Pink eye, or conjunctivitis, affects millions of Americans every year, and a lot of those affected are kids. One reason why so many people develop pink eye is because most types are highly contagious, which means it’s really easy for kids — and adults — who are infected to pass it to other people.
With practices in Mesa and Phoenix, Arizona, ABC Children’s Eye Specialists helps prevent the spread of pink eye — and relieve its uncomfortable symptoms — with targeted treatments and patient education aimed at helping kids, their families, and their friends stay healthy.
Here’s what our team wants you to know about this very contagious eye infection.
Pink eye is an irritation or infection of the clear membrane that covers the eye and the inside of the eyelid. This membrane is called the conjunctiva, which explains the infection’s medical name, conjunctivitis. The main role of the conjunctiva is to keep your eye and your eyelid moist.
Pink eye is used to describe infection or irritation caused by lots of factors, not all of which are contagious. For instance, you can develop conjunctivitis if the conjunctiva is irritated by contact with smoke or allergens. This type of pink eye isn’t contagious, and it typically resolves once that contact ends.
Often, though, conjunctivitis is caused by germs — either bacteria or viruses. This type of pink eye is contagious — in fact, it’s really easy to spread an infection from one person to another.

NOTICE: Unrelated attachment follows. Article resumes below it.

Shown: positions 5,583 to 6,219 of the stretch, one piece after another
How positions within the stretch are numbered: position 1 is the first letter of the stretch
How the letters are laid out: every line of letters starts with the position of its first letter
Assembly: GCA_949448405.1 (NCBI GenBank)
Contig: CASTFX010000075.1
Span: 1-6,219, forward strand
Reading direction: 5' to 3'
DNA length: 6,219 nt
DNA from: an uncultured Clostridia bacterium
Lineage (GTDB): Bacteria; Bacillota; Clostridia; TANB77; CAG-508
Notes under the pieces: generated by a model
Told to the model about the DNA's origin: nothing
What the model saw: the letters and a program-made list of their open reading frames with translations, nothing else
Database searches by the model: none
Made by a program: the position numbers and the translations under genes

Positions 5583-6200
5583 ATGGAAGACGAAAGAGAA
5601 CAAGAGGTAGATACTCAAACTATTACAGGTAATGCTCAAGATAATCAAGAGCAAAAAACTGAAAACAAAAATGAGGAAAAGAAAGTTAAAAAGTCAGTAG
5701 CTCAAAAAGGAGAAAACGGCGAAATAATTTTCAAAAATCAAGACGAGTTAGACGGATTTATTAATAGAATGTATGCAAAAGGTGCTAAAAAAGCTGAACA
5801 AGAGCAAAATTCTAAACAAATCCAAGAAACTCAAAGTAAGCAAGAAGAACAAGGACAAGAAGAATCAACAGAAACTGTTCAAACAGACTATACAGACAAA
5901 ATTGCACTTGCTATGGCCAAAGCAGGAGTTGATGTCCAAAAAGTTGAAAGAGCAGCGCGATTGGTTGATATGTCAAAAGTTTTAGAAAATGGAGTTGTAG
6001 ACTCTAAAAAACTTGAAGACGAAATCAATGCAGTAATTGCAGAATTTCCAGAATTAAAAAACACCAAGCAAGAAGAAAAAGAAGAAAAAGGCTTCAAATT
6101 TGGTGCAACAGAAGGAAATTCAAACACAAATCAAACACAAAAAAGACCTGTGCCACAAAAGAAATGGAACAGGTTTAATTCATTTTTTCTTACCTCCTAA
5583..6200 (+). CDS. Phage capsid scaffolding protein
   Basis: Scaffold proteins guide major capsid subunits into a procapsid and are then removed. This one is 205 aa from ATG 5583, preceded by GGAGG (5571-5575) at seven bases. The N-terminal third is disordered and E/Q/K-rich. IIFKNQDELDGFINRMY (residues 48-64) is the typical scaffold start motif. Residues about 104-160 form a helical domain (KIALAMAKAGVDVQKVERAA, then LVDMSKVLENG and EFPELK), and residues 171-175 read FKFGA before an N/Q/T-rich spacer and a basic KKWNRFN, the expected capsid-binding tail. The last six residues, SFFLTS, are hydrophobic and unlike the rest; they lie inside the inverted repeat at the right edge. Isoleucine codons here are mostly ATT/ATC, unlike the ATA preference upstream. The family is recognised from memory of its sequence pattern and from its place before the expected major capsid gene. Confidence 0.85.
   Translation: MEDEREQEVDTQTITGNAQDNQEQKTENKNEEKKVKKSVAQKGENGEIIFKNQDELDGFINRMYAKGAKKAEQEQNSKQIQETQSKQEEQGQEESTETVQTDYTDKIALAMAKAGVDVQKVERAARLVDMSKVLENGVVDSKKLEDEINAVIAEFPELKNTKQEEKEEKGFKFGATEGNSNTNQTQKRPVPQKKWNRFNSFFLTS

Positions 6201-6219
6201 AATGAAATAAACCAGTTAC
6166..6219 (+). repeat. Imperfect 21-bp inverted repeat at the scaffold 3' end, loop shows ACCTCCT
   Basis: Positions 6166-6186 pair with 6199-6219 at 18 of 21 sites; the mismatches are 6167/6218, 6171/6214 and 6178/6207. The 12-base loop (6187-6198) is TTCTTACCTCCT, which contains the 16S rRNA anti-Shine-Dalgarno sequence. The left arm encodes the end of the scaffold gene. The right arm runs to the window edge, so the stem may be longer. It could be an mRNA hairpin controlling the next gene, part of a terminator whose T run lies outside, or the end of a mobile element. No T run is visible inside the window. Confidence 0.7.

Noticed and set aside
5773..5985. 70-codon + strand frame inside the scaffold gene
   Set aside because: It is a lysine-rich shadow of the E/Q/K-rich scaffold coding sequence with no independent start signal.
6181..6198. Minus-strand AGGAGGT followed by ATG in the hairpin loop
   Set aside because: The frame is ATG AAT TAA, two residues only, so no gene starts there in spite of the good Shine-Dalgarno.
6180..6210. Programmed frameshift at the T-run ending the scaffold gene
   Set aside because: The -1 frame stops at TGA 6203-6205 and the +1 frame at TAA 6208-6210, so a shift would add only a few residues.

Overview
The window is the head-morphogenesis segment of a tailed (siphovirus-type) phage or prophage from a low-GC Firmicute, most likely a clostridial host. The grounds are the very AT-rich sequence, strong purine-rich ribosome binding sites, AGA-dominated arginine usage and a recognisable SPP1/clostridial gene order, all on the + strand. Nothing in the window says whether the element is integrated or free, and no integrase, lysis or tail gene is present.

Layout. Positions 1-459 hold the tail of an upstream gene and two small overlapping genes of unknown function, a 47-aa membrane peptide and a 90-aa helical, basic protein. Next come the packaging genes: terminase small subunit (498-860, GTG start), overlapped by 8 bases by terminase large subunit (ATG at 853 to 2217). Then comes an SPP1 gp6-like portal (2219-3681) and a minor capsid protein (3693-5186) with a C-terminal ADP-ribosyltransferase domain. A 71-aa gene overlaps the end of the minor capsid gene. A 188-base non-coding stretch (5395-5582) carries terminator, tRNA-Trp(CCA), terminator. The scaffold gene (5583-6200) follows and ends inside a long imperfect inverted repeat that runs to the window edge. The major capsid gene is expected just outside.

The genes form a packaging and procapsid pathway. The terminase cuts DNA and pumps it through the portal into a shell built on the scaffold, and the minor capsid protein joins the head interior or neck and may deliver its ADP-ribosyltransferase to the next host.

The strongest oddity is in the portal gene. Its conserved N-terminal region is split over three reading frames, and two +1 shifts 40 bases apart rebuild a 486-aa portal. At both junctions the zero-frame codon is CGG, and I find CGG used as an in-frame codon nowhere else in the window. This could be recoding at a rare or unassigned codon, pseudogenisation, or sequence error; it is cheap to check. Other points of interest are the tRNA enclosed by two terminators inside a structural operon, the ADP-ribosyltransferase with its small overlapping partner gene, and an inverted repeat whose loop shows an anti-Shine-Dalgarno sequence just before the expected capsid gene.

Pink eye infections can spread in different ways. One of the most common ways to “catch” pink eye is by touching an object that’s been touched by an infected person, picking up germs on your fingers, then rubbing your eyes, transferring those germs in the process.
You can also catch pink eye by touching or shaking hands with someone who has the infection and who has rubbed their eyes. Less commonly (among kids, anyway), pink eye can be transmitted through eye makeup that’s contaminated by germs.
If your child has pink eye caused by bacteria and viruses, you can help your child prevent spreading the infection to others by:
If you apply your child’s eye drops, be sure to wash your hands very well afterward.
Bacterial pink eye typically is treated with special antibiotic eye drops. These drops help your child’s immune system fight off the bacteria that are causing the infection, preventing the infection from becoming worse.
Pink eye that’s caused by a virus can’t be treated with antibiotics. In most cases, your child simply needs to wait for the infection to run its course. Using cool compresses and artificial tear eye drops can help relieve any itching, burning, or discomfort while the eye heals.
Sometimes, conjunctivitis is caused by the chickenpox virus or another virus that needs to be treated. In those less common instances, our team may prescribe antiviral medicines to ensure the infection doesn’t progress to a more serious stage.
There’s no real way to tell whether your child’s infection is caused by bacteria or viruses without an eye exam. That’s why you should never try to treat pink eye on your own.
Even though most types of pink eye aren’t serious, other types can cause permanent problems with your child’s vision and eye health.
To learn more about conjunctivitis treatment or to find out if your child has pink eye, book an appointment online or over the phone with the team at ABC Children’s Eye Specialists today.